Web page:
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Research Spending & Results

Award Detail

Doing Business As Name:University of Alabama Tuscaloosa
  • Evan K Wujcik
  • (401) 835-4093
Award Date:12/10/2019
Estimated Total Award Amount: $ 523,438
Funds Obligated to Date: $ 102,088
  • FY 2020=$102,088
Start Date:05/01/2020
End Date:04/30/2025
Transaction Type:Grant
Awarding Agency Code:4900
Funding Agency Code:4900
CFDA Number:47.049
Primary Program Source:040100 NSF RESEARCH & RELATED ACTIVIT
Award Title or Description:CAREER: Autonomous, Rapid Self-Healing and Ultra-Stretchable Electronic Polymer Research & Education for Outreach and Student Success in STEM
Federal Award ID Number:1942492
DUNS ID:045632635
Parent DUNS ID:808245794
Program Officer:
  • Robert Opila
  • (703) 292-7812

Awardee Location

Street:801 University Blvd.
Awardee Cong. District:07

Primary Place of Performance

Organization Name:The University of Alabama
Street:Department of Chemical and Biolo
Cong. District:07

Abstract at Time of Award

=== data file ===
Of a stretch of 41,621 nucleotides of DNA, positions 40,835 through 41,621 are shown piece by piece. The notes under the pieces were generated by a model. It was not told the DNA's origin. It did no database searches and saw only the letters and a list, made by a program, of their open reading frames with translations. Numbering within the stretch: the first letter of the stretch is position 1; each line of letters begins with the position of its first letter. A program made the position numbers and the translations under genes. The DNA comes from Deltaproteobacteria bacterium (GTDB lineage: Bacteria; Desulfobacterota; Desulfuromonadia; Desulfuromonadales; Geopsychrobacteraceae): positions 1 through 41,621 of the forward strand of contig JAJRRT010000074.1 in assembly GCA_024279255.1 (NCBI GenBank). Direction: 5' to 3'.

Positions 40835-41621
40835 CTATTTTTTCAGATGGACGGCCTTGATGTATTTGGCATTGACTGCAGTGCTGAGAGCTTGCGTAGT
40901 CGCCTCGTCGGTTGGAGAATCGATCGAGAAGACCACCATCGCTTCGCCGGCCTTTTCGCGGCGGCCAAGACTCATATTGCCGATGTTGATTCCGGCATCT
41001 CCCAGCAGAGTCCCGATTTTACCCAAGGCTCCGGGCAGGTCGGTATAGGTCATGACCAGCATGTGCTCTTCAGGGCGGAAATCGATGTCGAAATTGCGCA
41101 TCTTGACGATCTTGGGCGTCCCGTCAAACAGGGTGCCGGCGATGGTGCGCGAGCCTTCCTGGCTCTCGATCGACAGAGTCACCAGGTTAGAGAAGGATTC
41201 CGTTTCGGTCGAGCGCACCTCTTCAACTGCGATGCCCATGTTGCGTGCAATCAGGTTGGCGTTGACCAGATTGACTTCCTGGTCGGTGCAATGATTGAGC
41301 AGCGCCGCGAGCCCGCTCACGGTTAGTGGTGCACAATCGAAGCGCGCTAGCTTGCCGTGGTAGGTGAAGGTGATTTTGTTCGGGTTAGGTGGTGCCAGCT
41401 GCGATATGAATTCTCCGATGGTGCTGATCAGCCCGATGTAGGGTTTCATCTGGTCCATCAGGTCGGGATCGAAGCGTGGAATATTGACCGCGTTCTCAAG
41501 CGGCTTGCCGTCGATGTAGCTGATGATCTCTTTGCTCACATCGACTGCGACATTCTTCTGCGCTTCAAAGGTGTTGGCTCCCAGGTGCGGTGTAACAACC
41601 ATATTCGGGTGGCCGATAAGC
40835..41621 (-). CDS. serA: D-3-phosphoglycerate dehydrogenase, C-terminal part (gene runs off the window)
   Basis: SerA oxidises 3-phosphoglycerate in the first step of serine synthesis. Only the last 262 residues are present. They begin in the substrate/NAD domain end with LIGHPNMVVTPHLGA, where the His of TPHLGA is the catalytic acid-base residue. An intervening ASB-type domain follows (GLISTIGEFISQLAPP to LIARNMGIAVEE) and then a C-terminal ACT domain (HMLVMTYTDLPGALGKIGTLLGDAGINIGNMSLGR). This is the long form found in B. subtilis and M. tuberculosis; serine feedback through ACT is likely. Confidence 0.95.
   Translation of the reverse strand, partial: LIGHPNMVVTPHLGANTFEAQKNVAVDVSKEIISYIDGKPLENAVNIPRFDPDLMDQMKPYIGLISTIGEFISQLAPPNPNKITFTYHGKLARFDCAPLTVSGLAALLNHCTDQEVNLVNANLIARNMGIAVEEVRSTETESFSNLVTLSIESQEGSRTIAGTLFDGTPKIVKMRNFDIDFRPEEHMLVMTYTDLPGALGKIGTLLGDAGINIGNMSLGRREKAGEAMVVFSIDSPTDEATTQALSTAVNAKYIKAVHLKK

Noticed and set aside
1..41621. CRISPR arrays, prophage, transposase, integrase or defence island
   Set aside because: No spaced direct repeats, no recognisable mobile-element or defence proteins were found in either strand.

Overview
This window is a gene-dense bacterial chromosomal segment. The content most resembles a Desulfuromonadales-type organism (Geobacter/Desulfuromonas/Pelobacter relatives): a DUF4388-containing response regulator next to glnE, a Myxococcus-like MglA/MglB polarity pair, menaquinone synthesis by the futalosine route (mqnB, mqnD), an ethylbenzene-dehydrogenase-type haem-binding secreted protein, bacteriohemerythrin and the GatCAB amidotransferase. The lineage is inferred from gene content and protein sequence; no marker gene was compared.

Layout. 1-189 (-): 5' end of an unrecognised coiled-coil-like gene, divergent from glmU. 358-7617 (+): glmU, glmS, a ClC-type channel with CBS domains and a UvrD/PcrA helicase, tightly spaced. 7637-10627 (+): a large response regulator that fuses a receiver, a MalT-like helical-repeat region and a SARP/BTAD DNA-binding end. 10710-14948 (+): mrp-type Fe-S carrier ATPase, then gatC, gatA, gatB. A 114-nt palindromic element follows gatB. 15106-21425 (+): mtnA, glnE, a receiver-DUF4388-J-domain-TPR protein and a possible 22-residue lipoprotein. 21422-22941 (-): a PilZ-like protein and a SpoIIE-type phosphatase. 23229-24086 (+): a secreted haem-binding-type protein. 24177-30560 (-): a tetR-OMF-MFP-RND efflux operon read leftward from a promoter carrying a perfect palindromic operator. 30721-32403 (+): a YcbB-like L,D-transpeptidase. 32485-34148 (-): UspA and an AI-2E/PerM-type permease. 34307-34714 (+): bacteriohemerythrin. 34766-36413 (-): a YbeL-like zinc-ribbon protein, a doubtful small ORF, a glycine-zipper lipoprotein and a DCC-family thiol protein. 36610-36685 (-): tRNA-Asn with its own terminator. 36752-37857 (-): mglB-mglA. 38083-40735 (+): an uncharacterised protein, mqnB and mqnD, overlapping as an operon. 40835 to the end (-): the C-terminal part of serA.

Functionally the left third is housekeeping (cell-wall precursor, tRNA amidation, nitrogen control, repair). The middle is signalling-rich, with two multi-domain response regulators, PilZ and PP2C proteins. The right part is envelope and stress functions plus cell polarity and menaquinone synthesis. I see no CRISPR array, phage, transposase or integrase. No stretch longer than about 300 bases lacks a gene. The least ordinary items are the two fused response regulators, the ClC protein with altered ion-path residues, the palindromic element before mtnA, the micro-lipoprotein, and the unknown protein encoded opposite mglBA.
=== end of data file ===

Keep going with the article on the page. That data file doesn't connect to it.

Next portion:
With recent developments in polymer science and conducting polymers, advances are being made in stretchable electronic polymer systems for applications in healthcare, robotics, and entertainment. These systems are attached to clothes or worn directly on the skin for monitoring physical signals, biochemical signals, and motion. Due to the soft, compliant, and complex nature of skin and the natural bending and rotational motion associated with joints, the stretchable electronic polymers should be soft and mechanically robust enough for the wearer to comfortably perform motions such as bending, stretching, and twisting. To prevent long-term performance decline it is desirable for the films to continually heal themselves. Conventional semiconductors, like silicon, are brittle and rigid. Since they are not self-healing, they are unsuitable for many stretchable electronic polymer applications. This work investigates the synthesis, internal structure, self-healing ability, and electrical properties of these dynamic ultra-stretchable systems and utilizes them for wearable electronics, such as sensors. This project's education and outreach activities are combined with the research in a manner that impacts the science, technology, engineering, and mathematics (STEM) workforce. This effort has three main foci: the participation of underrepresented and multi-cultural student groups, improving engineering education at both the undergraduate and graduate level, and outreach to educators & future STEM students. The educational goal of this proposal highlights the role stretchable electronic polymers play in everyday life through the creation of educational YouTube videos reaching thousands of potential STEM students and teachers. Currently, there is no electronic material that possesses the properties of skin—compliant, elastic, stretchable, and self-healable. This work investigates stretchable electronic polymer systems and the underlying phenomena of these advanced materials—for future applications in healthcare and engineering fields. The fundamental goal of this work is to understand the relationship between synthesis, internal structure, self-healing ability, and electrical properties of dynamic polyaniline/acidic polyacrylamide/small molecule dopant stretchable electronic polymer systems—to fully understand these stretchable electronic polymer materials and apply them specifically to wearable sensor/electronic functionalities. The technical merit of the work provides new insight into the role of both small molecule dopants and polyacrylamides acidic group content and the overall structure of stretchable, self-healable, conductive polyaniline systems. This project elucidates current stretchable electronic polymer systems by unraveling the electrical/self-healing activity in relation to the internal film structure. This knowledge is cross-disciplinary and aids developments in the fields of sensor/surface science, basic materials science and engineering, etc. The research team investigates the effects of small molecule dopants and acidic polyacrylamides on the synthesis/structure/electrical/self-healing properties and working relationships of dynamic polyaniline systems and links this activity to the internal film structure. Investigating the effects of molecular weight, structure, as well as the number and class of the acidic groups of the small molecule dopants allows the investigator to understand how the intermolecular, thermal, morphological, self-healing, and electrical properties depend on the electrostatic interactions and hydrogen bonding within the material. The acidic groups of the polyacrylamides increase the electrostatic interactions within the material and aid the doping of polyaniline, the electrical properties, and the self-healing ability. Varying the amount and type of acidic polyacrylamides enables the researchers to (i) explore their function in the electrostatic interactions of the dynamic systems and (ii) understand how the intermolecular, thermal, morphological, and electrical properties depend on the internal film structure. This understanding allows for a thorough investigation of the basic properties (gauge factor, linearity of response, self-healing) of this class of polymer systems for realizable wearable stretchable electronic polymers for medical diagnosis, prosthetics, e-skins, etc. The research contributes to the current theory relating these functional materials to the fundamental understanding of the electrostatic interactions and internal film properties controlling these autonomous self-healable and ultra-stretchable polymers. The education and outreach components of this work integrate with the research through creative and artistic online media and outreach, and illustrates the importance of stretchable electronic polymers in everyday life to educators & future STEM students. This award reflects NSF's statutory mission and has been deemed worthy of support through evaluation using the Foundation's intellectual merit and broader impacts review criteria.